It is the purpose of this commentary to focus upon the future organizational structure of the medical centers that are responsible for the production of physicians. Medical educators, medical administrators, the public, students, and government are all now in the process of drawing up the plans for the medical profession of the next decades. It is important that the organizational guidelines provide for flexibility. Any sharply-defined differences of view which may polarize into argumentative confrontations should be explored before a rigid stand-off occurs.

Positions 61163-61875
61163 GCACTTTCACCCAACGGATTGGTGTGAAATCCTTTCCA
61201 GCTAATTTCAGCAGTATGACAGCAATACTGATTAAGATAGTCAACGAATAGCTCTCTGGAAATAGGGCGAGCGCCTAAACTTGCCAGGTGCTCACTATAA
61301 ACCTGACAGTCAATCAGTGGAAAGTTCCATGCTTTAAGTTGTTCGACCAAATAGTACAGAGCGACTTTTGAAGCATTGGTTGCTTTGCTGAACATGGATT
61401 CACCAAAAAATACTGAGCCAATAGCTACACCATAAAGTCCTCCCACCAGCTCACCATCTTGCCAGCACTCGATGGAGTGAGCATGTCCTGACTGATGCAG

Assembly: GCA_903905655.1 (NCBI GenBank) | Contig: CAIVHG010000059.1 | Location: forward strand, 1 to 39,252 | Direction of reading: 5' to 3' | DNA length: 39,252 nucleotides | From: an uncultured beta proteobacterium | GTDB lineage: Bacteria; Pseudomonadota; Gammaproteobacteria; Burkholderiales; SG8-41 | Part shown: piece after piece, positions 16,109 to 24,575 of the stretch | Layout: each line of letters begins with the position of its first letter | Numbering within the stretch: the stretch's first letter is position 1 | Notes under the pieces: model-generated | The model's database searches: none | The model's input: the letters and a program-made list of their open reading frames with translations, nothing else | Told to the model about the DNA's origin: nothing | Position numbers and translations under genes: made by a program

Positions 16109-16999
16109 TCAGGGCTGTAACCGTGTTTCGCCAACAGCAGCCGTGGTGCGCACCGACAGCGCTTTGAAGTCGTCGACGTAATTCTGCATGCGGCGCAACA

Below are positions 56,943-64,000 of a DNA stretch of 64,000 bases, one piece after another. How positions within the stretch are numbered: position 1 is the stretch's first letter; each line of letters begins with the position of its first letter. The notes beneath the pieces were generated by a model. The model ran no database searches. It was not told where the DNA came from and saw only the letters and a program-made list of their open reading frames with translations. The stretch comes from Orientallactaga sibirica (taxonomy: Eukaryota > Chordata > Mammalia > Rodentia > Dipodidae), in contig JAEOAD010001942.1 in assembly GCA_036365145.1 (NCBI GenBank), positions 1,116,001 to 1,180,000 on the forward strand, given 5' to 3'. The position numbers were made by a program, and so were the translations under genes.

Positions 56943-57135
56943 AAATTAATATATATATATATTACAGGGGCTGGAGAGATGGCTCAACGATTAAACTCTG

In its simplest terms the problem may be stated as follows: If the private practice of medicine serves a useful purpose for some areas of our society, should it be encouraged in the tax-supported educational institutions which produce physicians? At the risk of being indicted as an apologist for the organization that underwrites the publication of this journal, the answer here is, "Yes." But the purpose of